But he decided against it and, returning to the kitchen, set about making his usual coffee-and-toast repast, using the upturned mushroom as decoration for the breakfast table.
His morning mail was unremarkable. Two bills, one receipt, a bulky and unsolicited package from 'Reader's Digest' which must have cost a pretty penny to produce and was destined for the wastepaper basket unread, and a postcard from his old friend and neighbour Frank Hurst and his wife Phil, posted in Italy two weeks before, and extolling the beauties of the scenery.
It was while he was sipping his second cup of coffee, and wondering idly why literary men always seemed to write such a vile hand, that the door burst open to reveal Betty Bell, his exuberant domestic help. As always, she was breathless and smiling. She might just have galloped up the steep hill from Lulling non-stop, but in fact, as Harold well knew, she had simply wheeled her bicycle from the village school next door where she had been 'putting things to rights' for the past half-hour.
'How's tricks then?' enquired Betty, struggling out of her coat. 'All fine and dandy? Wantcher study done first or the bed? Laundry comes today, you know.'
Harold did his best to look alert and to switch to the faster tempo of activity which Betty's arrival always occasioned.
'Study, I think. I've still to dress and shave. I'm rather behind this morning.'
'Well, rime's your own, now you're retired.'
Her eye lit upon the mushroom.
'What a whopper! Where'd you find that?'
'Willie Bond found it. It was growing just the other side of the hedge. Would you like it?'
Betty Bell gave a shudder.
'I wouldn't touch it if it was the last thing on earth to eat. Not safe, them things. Why, my old auntie died of eating mushrooms. Honest, she did!'
Betty's eyes grew round with awe.
'What an extraordinary thing,' exclaimed Harold. 'So did Willie's aunt!'
'Nothing extraordinary about it,' replied Betty, rummaging in the dresser drawer for a clean duster. 'She was my auntie too. Me and Willie Bond's cousins.'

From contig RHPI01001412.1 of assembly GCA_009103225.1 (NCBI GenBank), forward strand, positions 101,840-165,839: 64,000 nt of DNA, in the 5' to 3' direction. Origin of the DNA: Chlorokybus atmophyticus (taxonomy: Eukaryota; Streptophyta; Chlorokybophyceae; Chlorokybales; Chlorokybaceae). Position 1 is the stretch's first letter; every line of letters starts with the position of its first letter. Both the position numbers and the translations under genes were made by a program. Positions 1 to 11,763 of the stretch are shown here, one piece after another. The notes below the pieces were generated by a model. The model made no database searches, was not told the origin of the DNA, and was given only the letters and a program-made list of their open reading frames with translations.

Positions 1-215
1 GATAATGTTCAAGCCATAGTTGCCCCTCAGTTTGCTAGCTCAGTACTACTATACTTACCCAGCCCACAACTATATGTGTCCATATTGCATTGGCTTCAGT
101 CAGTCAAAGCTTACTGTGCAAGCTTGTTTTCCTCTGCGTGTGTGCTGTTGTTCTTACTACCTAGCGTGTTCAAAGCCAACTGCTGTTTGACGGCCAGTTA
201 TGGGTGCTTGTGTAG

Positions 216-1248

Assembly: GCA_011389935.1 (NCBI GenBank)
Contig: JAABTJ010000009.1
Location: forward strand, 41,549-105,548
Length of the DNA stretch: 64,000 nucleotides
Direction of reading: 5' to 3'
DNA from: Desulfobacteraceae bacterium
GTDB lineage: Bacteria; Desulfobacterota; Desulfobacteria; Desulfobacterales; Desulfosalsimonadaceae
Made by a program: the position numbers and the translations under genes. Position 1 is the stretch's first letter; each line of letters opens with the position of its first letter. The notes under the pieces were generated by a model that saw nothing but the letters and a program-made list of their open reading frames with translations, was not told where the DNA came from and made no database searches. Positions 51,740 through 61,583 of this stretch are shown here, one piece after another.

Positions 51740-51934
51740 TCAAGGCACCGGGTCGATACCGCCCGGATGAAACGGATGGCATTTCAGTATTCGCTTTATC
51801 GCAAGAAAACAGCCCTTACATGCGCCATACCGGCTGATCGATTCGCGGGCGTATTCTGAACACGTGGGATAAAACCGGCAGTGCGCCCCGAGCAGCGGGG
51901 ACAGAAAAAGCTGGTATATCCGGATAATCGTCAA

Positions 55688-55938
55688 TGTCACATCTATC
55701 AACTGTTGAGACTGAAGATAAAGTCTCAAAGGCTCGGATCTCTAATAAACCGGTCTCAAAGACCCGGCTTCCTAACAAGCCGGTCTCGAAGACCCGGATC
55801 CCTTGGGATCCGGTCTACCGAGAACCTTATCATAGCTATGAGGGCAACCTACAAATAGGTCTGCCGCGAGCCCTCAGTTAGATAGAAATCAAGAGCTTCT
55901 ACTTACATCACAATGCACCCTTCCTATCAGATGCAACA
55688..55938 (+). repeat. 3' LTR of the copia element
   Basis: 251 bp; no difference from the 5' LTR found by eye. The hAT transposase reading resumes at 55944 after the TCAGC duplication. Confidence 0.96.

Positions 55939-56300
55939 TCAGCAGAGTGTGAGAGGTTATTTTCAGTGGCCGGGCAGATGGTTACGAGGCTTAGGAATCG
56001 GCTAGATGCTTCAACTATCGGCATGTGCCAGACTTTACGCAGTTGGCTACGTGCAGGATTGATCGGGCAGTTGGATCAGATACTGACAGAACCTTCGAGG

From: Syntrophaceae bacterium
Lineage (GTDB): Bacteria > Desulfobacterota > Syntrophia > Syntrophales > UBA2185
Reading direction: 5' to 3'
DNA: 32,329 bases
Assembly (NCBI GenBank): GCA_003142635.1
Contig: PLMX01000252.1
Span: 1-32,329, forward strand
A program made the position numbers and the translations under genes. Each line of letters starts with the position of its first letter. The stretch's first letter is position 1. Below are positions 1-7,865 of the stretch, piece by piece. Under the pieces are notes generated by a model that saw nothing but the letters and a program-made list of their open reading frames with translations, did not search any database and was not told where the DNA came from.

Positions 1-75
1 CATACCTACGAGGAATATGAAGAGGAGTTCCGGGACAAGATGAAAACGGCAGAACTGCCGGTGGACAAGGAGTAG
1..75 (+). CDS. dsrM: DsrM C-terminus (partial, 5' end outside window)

She swept from the room like a mighty rushing wind, leaving Harold to ponder on the ever-enthralling complications of village life.
Some time later, Harold emerged from his front door bearing the mushroom in a paper bag. Behind him the house throbbed with the sound of the vacuum cleaner and Betty Bell's robust contralto uplifted in song.
It was good to be away from the noise. The air was fresh. A light breeze shook a shower of lemon-coloured leaves from the lime trees, and ruffled Harold's silver hair, as he set off across the grass to the rectory. He had remembered that the Reverend Charles Henstock and his wife Dimity were both fond of mushrooms.
On his way he encountered the sexton of St Andrew's. The church stood at the south-western corner of Thrush Green, and Albert Piggott's house was placed exactly opposite it and next door to "The Two Pheasants." Albert divided his time, unequally, between the two buildings.
The sunshine and serenity of the morning were not reflected in Albert's gloomy face. Hands in pockets, he was mooching about among the tombstones, kicking at a tussock of grass now and again and muttering to himself.
'Good morning, Piggott,' called Harold.
'A good morning for some, maybe,' said Albert sourly, approaching the railings. 'But not for them as 'as this sort of mess to clear up.'
Harold leant over the railings and surveyed the graveyard. Certainly there were a few pieces of paper about, but to his eye it all looked much as usual.
'I suppose people throw down cigarette boxes and so on when they come out of the pub,' he remarked, 'and they blow over here. Too bad when there's a litter box provided.'
'It's not the paper as worries me,' replied Albert. 'It's this 'ere grass. Since my operation, I can't do what I used to do.'
'No, no. Of course not,' said Harold, assuming an expression of extreme gravity in deference to Albert's operation. Thrush Green was learning to live with Albert Piggott's traumatic experience, as related by him daily, but was finding it a trifle exhausting.
'Take a look at it,' urged Albert. 'Take a proper look! What chance is there of pushin' a mower up these 'ere paths with the graves all going which-way? One time I used to scythe it, but Doctor Lovell said that was out of the question. "Out of the question, Piggott," he said to me, same as I'm saying to you now. "Out of the question." His very words.'
'Quite,' said Harold.
'And take these railings,' went on Albert, warming to his theme. 'When was they put up, eh? You tell me that. When was they put 'ere?'
'A good while ago,' hazarded Harold.
'For Queen Victoria's Golden Jubilee, that's when,' said Albert triumphantly. 'Not 'er Diamond one, but 'er
one! That takes you back a bit, don't it? Won't be long afore these railings is a 'undred years old. Stands to reason they're rusted. 'Alf of'em busted, and the other 'alf ought to be pulled out. There was always this nice little stub wall of dry stone. That don't wear too bad, but these 'ere railings 'as 'ad it!'